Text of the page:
Merrily Orsini's Thought Leadership

How to be a senior’s child

You know you’re getting older when… your back goes out more than you do.

You know you’re getting older when… getting lucky means you find your car in the parking lot.

You know you’re getting older when… you confuse having a clear conscience with having a bad memory.

These are all just humorous anecdotes, but they bring up the point that old age can sneak up on you.  If you think back to when you were a child, it was hard to imagine your parents getting old.  Although your parents probably felt as if your sole purpose was to steer them into an early grave, from your view, your parents were freeze dried in a state of young parenthood. Then, as if in the flash of a photograph’s time, your parents became “elderly”.  The roles have now reversed and you find yourself facing the dilemma of how best to care for them rather than them caring for you.

Did you know that persons reaching age 65 have an average life expectancy of an additional 18.1 years (19.4 years for females and 16 years for males)?. Which means if you are now 65, you will most likely live to be 80-85 years old.

And, how will you know if those years will be healthy and productive or unhealthy and burdensome years?

Growing older is not like growing up. It is somewhat easy to predict the basic care a child will need the first two years. But care needs for the elderly are directly related to frailty, not age.  And frailty is not predictable. Will your parent’s eyesight or hearing deteriorate?  Will they have a debilitating stroke?  Will Alzheimer’s settle in?  There really is no way to know when or if these situations will occur.

The cost for care needed is also directly related to the extent and type of frailty as well as what informal support is available. Since we cannot predict the future, only speculate and project based on what we now know, it is best to try and be prepared for the future as an aged person, or as the son or daughter of an older person.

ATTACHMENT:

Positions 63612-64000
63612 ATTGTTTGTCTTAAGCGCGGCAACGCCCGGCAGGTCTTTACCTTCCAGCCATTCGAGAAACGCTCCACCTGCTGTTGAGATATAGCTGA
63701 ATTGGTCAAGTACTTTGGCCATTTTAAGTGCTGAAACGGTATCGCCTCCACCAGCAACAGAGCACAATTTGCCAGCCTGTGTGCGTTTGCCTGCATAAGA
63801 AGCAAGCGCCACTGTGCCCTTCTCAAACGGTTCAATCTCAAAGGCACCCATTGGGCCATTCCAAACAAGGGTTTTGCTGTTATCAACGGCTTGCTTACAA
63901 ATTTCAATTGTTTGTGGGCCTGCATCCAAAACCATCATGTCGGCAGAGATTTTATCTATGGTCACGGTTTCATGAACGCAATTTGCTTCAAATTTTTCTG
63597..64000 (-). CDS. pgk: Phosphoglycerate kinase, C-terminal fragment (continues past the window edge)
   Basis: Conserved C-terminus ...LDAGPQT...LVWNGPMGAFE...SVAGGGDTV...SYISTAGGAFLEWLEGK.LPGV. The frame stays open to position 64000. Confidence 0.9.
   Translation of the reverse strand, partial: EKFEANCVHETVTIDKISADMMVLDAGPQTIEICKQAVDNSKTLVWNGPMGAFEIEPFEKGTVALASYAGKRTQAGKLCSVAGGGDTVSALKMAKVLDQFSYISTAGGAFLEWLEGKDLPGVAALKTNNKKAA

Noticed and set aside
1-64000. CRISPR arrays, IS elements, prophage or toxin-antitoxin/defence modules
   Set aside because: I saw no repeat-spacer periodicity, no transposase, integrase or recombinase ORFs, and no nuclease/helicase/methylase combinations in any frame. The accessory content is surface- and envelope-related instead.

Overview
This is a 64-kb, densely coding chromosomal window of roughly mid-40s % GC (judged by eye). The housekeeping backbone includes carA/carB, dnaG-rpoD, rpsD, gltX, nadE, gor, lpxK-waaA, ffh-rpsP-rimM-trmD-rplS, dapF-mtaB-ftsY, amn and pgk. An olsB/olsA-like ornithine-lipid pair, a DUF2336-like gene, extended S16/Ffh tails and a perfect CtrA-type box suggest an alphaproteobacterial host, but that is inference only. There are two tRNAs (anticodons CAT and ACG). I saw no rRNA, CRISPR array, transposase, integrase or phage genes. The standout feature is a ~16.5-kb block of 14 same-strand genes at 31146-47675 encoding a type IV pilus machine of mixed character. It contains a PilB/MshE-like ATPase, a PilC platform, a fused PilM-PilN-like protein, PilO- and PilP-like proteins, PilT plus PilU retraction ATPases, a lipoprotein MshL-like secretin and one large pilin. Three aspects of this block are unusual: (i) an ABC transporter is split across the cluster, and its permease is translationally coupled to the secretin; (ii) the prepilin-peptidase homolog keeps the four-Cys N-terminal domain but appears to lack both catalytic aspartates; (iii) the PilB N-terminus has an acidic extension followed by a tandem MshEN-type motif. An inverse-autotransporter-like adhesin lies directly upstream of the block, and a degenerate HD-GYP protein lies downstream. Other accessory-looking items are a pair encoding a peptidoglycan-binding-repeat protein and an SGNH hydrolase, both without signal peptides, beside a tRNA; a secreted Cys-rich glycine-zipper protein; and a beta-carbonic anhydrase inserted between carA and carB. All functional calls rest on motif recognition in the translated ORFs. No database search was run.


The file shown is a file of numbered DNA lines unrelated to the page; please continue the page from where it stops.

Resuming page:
Writer Maggie Von Ostrand writes, “There are ways to plan for one’s financial security after reaching the age where you’re asked if you want help to the car. Several telemarketers have tried to sign me up for financial planning, but I always tell them I already have financial planning. If they ask what my Plan is, I tell them I went to my son’s house and said, “Which room will be mine?””

Although there is a wealth of information available about elder care, the most common question hospital discharger planners hear is “Why doesn’t anyone tell you about the problems and cost of care?” The problem is that oftentimes people do not seek out this information until a need, most often a crisis, arises.  And that crisis is usually when care is immediately needed and no one is ready a) for providing that level of care or b) paying for it.

corecubed has a robust home care marketing program that provides a wide range of information for those who are either seeking care for themselves or for a parent or loved one. Smart home care agencies are members so that as the needs arise, they are positioned to give answers and get that phone to ring so they can do an in-home assessment, and then, if the situation is right, provide in-home care.